Thyroid DiseaseSurgeons treat several disorders of the thyroid but the most common are cancer and thyroid nodules. A solid nodule of the thyroid can be an indication of underlying malignancy and should be evaluated. This is usually done with ultrasound and a fine needle aspiration. Depending on the cell type, the thyroid lobe may or may not need to be removed. One example would be the follicular cell type. The presence or absence of cancer can only be diagnosed with removal. Most thyroid lobectomies can be done as an outpatient with a 23 hour stay and return to work in less than a week.
Thyroid cancer is only treated with surgical removal. This usually results in an excellent prognosis. Most of the time, the whole gland will need to be removed and this too can be done with a 23 hour stay. Return to work is usually 7-10 days and no chemotherapy is required. Replacement hormone therapy is done daily with the ingestion of a pill.
All of our surgeons are experienced in the surgical care of thyroid disease.
HyperparathyroidismHyperparathyroidism is the result of abnormally increased activity of the parathyroid glands. This is diagnosed by a high calcium level in the blood and an elevated parathyroid hormone level. This can be the result of a single hyperfunctoning gland (adenoma), or all 4 glands functioning abnormally. If left untreated this can result in severe weakening of the bones, nervousness, mental status changes, various gastrointestinal complaints and if the calcium level gets high enough, death.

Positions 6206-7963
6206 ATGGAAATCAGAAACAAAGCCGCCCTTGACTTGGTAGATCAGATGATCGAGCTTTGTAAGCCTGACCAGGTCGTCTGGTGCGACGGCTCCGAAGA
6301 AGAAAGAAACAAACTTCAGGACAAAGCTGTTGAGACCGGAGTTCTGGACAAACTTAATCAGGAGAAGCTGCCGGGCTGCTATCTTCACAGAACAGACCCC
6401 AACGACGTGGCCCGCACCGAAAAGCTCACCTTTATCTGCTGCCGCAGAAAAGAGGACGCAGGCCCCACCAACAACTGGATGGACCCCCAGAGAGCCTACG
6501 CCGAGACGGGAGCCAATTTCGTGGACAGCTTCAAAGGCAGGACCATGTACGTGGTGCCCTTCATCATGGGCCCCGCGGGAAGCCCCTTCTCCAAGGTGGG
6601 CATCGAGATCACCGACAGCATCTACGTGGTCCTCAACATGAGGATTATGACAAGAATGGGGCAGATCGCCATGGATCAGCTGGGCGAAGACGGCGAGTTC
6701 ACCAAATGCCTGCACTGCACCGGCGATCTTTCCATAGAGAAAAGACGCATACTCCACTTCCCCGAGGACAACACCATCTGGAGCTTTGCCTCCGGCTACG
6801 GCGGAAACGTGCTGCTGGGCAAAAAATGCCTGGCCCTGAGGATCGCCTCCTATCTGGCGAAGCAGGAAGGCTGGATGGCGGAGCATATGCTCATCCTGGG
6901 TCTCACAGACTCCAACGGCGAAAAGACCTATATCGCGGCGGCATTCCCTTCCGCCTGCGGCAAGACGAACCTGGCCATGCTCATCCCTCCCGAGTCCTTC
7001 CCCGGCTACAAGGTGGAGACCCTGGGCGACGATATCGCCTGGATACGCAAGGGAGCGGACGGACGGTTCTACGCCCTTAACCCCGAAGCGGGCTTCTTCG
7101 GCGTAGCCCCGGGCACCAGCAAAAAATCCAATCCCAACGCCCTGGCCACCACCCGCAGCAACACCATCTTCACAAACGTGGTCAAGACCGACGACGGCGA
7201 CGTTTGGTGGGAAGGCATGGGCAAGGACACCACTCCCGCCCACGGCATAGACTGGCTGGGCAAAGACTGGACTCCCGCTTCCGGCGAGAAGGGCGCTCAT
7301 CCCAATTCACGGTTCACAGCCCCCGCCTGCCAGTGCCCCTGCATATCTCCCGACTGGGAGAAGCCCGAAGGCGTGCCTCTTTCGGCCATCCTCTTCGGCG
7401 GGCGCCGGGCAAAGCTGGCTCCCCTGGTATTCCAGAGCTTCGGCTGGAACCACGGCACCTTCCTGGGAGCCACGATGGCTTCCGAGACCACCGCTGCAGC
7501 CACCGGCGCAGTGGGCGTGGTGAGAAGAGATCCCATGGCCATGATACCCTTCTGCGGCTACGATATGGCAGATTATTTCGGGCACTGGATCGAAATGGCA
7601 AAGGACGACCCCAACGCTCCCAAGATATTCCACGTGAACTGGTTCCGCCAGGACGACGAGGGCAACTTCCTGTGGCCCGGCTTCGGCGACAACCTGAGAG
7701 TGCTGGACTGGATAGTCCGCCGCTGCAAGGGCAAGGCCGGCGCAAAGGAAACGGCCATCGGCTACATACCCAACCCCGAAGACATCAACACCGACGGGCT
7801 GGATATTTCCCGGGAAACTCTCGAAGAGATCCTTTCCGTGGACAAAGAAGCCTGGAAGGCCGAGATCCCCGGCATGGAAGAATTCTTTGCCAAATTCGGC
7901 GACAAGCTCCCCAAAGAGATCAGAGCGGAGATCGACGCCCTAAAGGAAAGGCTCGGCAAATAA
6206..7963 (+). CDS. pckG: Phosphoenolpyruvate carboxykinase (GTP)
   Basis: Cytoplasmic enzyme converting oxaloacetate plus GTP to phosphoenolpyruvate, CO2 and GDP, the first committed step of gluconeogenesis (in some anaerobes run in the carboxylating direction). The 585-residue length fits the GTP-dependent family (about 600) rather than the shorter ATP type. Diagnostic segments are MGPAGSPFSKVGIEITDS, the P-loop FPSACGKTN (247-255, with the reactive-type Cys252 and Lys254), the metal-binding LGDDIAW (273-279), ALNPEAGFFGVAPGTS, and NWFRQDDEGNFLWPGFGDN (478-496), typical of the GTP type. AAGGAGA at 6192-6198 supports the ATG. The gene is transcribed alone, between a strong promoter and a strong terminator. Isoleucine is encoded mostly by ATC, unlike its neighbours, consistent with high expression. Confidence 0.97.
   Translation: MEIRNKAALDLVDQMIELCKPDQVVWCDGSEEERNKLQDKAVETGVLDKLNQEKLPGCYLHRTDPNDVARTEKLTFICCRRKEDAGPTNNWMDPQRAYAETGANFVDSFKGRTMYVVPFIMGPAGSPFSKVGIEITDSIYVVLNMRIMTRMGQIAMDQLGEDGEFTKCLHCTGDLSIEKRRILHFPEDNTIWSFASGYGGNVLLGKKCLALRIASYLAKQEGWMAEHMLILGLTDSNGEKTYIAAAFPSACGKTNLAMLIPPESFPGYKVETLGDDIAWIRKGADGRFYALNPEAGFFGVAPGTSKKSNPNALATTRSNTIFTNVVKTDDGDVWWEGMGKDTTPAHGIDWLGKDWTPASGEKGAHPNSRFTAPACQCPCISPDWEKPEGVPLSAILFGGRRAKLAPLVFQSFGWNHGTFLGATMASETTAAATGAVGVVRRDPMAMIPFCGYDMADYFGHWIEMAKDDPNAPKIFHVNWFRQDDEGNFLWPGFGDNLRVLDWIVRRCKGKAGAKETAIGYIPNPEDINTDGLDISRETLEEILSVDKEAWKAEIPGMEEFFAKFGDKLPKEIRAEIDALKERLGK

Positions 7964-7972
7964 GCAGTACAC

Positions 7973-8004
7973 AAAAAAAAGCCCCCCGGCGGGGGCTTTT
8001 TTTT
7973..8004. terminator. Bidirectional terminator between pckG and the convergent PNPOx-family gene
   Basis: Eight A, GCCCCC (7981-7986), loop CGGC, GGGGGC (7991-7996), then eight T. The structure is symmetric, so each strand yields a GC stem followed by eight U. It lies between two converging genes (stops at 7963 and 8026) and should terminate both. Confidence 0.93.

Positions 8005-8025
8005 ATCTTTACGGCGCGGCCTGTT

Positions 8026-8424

Surgical treatment results in a cure. This can usually be done with a minimally invasive approach using a new technique called the Neoprobe. This allows us to identify the offending gland prior to making an incision so that the incision is much smaller and the amount of surgery is less. This results in a less painful and more cosmetic result. Results are excellent.
Our surgeons perform this new and state of the art minimally invasive approach to parathyroid surgery.